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Hunting & Fishing

In-Fisherman August/September 2019

In-Fisherman is for the avid freshwater angler. Each issue provides detailed instructions and demonstrations on catching, cleaning, and eating your favorite species of fish, and reports on the latest scientific studies concerning fish and habitat conservation. This is the source for finding fishing hotspots, new tackle, effective equipment, and more!

United States
KSE Sportsman Media, Inc.
Read More
$6.93(Incl. tax)
$22.22(Incl. tax)
8 Issues

In this issue

1 min.

EDITOR IN CHIEF Doug Stange MANAGING EDITOR Rob Neumann ART DIRECTOR Amy Jackson STAFF PHOTOGRAPHER Jeff Simpson ADVERTISING SALES Tim Carini, Associate Publisher 678-589-2027 Jim Langone 772-219-7400 Ben Hoffman 717-695-8075 PRODUCTION MANAGER Melissa Williams SUBSCRIPTIONS 800-441-1740 REGULAR CONTRIBUTORS Dr. Hal Schramm & Ralph Manns (Bits and Pieces), Greg Knowles (North with Doc), Gord Pyzer, Ned Kehde, Steve Ryan, Cory Schmidt, Matt Straw & Steve Quinn (Field Editors), Larry Tople, Ron Finger & Peter Kohlsaat (Illustrators) AUGUST / SEPTEMBER CONTRIBUTORS Tom Levine / Steve Quinn / Steve Ryan Cory Schmidt / Hal Schramm / Matt Straw in-fisherman.com EDITORIAL DIRECTOR Jeff Simpson Editorial Office 7819 Highland Scenic Road Baxter, MN 56425-8346 218-829-1648 Monday-Friday 8:30-4:30 PM (CST) National Ad Sales ACCOUNT DIRECTOR, DETROIT OFFICE Kevin Donley 248-798-4458 NATIONAL ACCOUNT EXECUTIVE, CHICAGO OFFICE Carl Benson 312-955-0496 DIRECT RESPONSE ADVERTISING, NON-ENDEMIC Anthony Smyth 914-693-8700…

8 min.
from the field—terminal rigging

I rarely fish without superlines, because of the advantages that they offer—longer casts when it’s necessary and, because they don’t stretch, I can better feel what’s happening with my lure: how it’s swimming, moving, and vibrating, or if it’s fouled. If you pay attention, at times one can even feel fish reject an offering without actually touching it, as the fish at the last second makes a movement close to the lure that telegraphs what just happened. Just like many of you, no matter how I’ve chosen to approach my day on the water, I will have close at hand a backup offering ready to go on another rod. It might be a different lure. Or it might be a different color or size of the lure I already have…

4 min.
bits & pieces

Record Reconsidered For the Books— South Dakota fishery biologists voided the state’s oldest record fish, a channel catfish caught by Roy Groves in 1949, according to a press release by the South Dakota Department of Game, Fish and Parks (GFP). The record was opened due to a 70-year-old fish misidentification. “Ever since I started working for GFP, anglers have believed it was not a channel catfish, and many of my colleagues have seen that picture and have quickly said that Mr. Groves’ fish is a blue catfish,” says Geno Adams, GFP fisheries program administrator, in the news release. ”I sent the picture to two South Dakota State University fishery professors and fish identification experts, and both agreed. We feel that, while this is a great fish and a great story, it is…

2 min.

UPPER MISSISSIPPI RIVER MINNESOTA Muskies » River sections from Brainerd to the Monticello area have 50-inch-plus fish that go for topwaters in August, and continue to bite various presentations during fall. Many river areas are scenic and some are secluded. Contact: Guide Luke Swanson, 763/482-0216, livinthedreamguideservice.com. In-Fisherman COLUMBIA RIVER, TRI-CITIES AREA WASHINGTON King Salmon » Lots of water, usually a great run of fish, most years weighing 10 to 14 pounds, some years more fish around 20, with the occasional 30-pounder mixed in. Powerful sportfish and great on the table. Other available species include walleyes, steelhead, and sturgeon. Contact: Capt. TJ Hester, hesterssportfishing.com. In-Fisherman WEBSTER AREA NORTHEAST SOUTH DAKOTA Smallmouths » A variety of smaller lakes host options for fish from 2 to 4 pounds, with Enemy Swim, Roy, Pickerel, Clear, Reetz, and Horseshoe all in the mix, plus larger lakes like…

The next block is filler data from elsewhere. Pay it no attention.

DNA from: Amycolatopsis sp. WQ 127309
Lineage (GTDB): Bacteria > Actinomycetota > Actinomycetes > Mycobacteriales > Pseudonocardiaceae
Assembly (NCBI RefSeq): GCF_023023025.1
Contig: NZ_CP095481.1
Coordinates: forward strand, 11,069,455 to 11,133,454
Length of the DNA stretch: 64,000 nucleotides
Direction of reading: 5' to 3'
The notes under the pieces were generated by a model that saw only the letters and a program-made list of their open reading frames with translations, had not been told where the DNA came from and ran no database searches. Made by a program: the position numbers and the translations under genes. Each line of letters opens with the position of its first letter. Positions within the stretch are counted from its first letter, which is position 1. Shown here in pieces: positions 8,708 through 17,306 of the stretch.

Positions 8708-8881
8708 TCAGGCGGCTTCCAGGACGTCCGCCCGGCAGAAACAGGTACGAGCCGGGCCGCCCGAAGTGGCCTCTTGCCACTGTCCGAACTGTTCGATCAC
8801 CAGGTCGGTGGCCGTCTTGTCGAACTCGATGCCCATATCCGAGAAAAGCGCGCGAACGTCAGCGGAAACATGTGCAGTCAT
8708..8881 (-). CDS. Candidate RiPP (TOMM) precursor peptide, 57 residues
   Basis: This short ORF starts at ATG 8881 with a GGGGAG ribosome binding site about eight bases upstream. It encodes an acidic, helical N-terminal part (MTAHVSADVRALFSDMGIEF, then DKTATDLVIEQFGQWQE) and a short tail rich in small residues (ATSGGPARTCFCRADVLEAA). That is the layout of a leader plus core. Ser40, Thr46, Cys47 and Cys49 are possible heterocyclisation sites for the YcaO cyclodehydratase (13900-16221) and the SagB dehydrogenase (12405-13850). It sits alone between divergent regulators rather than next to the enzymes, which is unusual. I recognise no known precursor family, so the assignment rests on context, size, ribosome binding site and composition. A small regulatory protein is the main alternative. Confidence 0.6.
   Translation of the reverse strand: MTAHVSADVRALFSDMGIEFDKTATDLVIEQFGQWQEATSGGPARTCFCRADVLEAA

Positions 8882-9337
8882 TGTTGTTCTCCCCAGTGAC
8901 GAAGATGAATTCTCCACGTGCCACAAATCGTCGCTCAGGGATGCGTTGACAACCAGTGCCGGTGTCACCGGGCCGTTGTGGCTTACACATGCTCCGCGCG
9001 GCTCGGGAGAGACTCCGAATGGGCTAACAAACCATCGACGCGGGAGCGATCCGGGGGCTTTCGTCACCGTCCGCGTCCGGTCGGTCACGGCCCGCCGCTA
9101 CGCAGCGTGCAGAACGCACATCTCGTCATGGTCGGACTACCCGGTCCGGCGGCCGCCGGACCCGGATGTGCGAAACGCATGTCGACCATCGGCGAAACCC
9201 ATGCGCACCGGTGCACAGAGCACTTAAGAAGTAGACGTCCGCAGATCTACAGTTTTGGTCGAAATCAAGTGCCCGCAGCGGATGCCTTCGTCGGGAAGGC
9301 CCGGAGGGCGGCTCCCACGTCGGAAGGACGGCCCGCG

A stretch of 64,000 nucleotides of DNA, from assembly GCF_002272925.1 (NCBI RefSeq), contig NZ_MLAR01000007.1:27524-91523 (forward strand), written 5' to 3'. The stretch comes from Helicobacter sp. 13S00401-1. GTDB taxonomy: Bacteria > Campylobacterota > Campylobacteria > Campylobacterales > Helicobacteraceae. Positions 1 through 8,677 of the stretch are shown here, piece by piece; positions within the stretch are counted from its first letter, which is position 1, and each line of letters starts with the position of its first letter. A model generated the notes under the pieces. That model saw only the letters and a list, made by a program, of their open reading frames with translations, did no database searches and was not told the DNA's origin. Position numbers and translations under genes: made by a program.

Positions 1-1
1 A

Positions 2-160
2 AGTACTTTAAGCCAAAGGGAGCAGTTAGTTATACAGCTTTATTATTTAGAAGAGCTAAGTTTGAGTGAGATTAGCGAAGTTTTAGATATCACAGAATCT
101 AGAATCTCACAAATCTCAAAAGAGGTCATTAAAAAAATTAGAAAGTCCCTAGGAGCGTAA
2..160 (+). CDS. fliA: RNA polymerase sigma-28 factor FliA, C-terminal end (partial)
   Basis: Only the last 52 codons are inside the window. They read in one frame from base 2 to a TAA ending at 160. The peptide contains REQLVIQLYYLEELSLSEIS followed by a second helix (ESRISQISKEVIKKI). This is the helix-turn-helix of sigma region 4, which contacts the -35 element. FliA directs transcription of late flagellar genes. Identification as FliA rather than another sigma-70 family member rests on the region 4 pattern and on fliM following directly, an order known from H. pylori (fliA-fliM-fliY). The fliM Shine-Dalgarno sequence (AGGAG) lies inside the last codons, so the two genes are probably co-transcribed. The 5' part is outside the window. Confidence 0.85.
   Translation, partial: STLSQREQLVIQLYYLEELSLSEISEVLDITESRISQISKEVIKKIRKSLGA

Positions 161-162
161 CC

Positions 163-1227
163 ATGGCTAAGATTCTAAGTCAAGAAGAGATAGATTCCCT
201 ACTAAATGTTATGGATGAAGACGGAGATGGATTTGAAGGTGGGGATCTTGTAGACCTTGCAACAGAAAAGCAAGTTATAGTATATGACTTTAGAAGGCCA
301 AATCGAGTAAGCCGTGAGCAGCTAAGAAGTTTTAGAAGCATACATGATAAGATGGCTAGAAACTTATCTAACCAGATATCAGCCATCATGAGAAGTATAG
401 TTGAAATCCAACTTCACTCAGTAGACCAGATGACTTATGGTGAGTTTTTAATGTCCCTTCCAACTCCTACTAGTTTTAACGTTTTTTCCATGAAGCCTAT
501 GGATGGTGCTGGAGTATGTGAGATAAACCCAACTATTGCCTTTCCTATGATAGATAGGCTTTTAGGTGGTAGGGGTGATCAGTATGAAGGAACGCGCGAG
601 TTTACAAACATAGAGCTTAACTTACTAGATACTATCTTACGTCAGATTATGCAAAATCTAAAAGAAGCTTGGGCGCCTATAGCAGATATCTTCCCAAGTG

3 min.
staff noteworthy & new

Ion Electric The Bubba Lithium Ion Electric Fillet Knife has an ergonomic non-slip grip and four blades: 7- and 9-inch EFLEX, and 9- and 12-inch ESTIFF. Blades are high-carbon stainless steel and with titanium nitride coating for corrosion resistance. Includes safety lock, trigger guard, EVA molded case, secondary replacement battery, and charging cord. 110-V corded model also available—$189.95 (Lithium ion) and $125.99 (corded), bubbablade.com Money in the Bank Techron Marine Fuel System Treatment is specially formulated to keep fuel systems running clean and without corrosion in salt- and freshwater environments. Provides up to 24 months of fuel stabilization and protects against the effects of ethanol-blended fuels. Improves throttle response and problems with cold starts and rough idling. Improves overall engine performance. One ounce treats 10 gallons—$5.99 (4 oz.), $13.99 (10 oz.), and $95.00 (128…

9 min.
poppin’ & punchin’ for big-time bass

As summer wears on, plants flourish, fed by abundant sunshine and nutrients in water. Through photosynthesis, they harness energy from sunlight to synthesize carbohydrate foods from water and carbon dioxide, providing for growth. Though some anglers and boaters avoid the “weeds,” they’re key areas for summer bassin’ success. Shallow-dwelling species like largemouth bass flourish in dense plant growth, using it for cover and for feeding. Their instincts to attack small prey in such environments can bring some of the most explosive and fun fishing of the entire season to a waterway near you. It’s all about the food chain that plants provide. Plant stalks and leaves provide food, living space, and shelter for countless invertebrates that dwell on the stalks and consume algae that grows there. Some are almost too tiny to…